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Having no-tilled since 1972, Paul Schaffert has learned a few things while growing corn, wheat, soybeans, sunflowers, milo and grain sorghum on a 2,000-acre irrigated and dryland farm in Indianola, Neb. The lessons have come even harder recently, because the area, which normally receives 10 to 17 inches of rain each year, has been suffering through a drought for the past several years and irrigation is now restricted to 13 inches per year.
Based on his experience, Schaffert offers the following tips to fellow no-tillers:
Foliar feeding can be worth the investment. Schaffert believes in the value of foliar feeding after witnessing a convincing demonstration.
He says an agronomist hoping to earn some business used a 60-foot boom to foliar feed a 120-foot strip across a neighbor’s dryland corn field. In a season that delivered less than 10 inches of rain, the treated strip yielded 61 bushels per acre, while the untreated corn yielded 36 bushels.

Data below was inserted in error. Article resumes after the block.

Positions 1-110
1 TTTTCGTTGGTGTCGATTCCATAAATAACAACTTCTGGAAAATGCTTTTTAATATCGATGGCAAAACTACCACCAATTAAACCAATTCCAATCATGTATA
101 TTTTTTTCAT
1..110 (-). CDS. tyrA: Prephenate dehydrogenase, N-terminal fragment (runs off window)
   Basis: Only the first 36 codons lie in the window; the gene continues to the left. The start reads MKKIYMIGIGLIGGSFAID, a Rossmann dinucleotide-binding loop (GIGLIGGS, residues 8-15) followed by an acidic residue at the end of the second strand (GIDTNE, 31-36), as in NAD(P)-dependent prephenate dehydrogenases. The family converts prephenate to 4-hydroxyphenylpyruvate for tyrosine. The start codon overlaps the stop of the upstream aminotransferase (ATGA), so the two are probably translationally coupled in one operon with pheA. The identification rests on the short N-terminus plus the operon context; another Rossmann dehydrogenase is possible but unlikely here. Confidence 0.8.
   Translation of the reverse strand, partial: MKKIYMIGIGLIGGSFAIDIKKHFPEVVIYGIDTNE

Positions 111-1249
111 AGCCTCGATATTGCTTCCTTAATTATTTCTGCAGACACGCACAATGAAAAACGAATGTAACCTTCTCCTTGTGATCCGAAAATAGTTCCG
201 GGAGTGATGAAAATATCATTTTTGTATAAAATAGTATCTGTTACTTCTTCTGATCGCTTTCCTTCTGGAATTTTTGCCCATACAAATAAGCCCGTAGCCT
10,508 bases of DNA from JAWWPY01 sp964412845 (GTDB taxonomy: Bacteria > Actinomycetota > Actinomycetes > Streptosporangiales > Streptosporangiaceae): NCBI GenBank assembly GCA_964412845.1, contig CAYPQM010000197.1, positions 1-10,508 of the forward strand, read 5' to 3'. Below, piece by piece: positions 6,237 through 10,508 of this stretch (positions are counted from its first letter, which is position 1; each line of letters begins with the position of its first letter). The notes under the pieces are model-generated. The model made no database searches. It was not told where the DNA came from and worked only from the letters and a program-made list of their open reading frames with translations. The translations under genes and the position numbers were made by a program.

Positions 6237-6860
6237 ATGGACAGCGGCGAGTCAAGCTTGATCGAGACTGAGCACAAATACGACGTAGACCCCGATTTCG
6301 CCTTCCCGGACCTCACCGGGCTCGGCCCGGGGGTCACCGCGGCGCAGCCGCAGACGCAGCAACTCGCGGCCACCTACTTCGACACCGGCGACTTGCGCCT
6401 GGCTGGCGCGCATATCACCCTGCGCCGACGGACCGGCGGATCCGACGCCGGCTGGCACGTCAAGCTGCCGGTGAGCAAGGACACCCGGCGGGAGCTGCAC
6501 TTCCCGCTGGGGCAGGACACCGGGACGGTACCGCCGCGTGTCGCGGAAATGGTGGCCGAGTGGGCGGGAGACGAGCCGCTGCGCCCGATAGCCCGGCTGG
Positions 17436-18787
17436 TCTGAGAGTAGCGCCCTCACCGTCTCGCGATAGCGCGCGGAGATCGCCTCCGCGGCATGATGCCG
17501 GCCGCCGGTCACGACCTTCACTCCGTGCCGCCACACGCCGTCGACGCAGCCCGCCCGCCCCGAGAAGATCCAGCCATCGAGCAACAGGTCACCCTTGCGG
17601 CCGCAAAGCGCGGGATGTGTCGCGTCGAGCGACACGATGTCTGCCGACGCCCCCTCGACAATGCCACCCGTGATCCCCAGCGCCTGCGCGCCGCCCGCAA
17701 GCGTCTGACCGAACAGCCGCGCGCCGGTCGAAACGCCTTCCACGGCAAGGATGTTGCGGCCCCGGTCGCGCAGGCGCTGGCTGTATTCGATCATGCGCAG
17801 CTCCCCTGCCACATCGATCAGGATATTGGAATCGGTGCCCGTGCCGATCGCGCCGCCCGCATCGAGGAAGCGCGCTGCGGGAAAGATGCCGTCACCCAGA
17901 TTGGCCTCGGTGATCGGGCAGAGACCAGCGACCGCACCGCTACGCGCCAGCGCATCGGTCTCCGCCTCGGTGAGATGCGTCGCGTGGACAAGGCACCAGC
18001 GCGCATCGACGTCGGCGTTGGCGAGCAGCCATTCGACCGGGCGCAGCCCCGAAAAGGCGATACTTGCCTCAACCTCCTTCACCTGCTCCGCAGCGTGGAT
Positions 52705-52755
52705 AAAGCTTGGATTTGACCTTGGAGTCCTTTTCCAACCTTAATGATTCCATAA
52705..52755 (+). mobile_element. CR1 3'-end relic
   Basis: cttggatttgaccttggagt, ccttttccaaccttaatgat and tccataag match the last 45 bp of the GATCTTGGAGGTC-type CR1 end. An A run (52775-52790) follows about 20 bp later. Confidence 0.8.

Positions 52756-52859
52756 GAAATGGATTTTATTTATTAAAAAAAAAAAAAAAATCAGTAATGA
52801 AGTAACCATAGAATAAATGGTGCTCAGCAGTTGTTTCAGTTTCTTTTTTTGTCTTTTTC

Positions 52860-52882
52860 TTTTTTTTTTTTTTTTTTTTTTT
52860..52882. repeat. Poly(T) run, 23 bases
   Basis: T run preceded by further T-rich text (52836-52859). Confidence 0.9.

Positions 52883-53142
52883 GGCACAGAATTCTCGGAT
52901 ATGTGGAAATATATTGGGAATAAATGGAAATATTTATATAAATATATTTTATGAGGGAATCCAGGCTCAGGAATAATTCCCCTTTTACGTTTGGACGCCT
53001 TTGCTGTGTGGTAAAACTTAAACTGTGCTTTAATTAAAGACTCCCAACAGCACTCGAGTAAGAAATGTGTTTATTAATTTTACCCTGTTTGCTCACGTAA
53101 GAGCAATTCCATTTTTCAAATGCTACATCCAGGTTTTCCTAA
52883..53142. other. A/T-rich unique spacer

“That foliar feeding would have more than paid for itself,” Schaffert says. After seeing the results, he began foliar feeding of alfalfa, corn and soybeans.
To achieve high-yielding soybeans, Schaffert says, no-tillers should work toward high nitrogen fixation, deeper rooting, significant plant health and an early, dark green canopy that reduces heat stress during the summer.
He recommends that no-tillers also understand that yield potential is tied to its key components, including: the number of plants per acre, nodes per plant, pods per node and seeds per pod, all…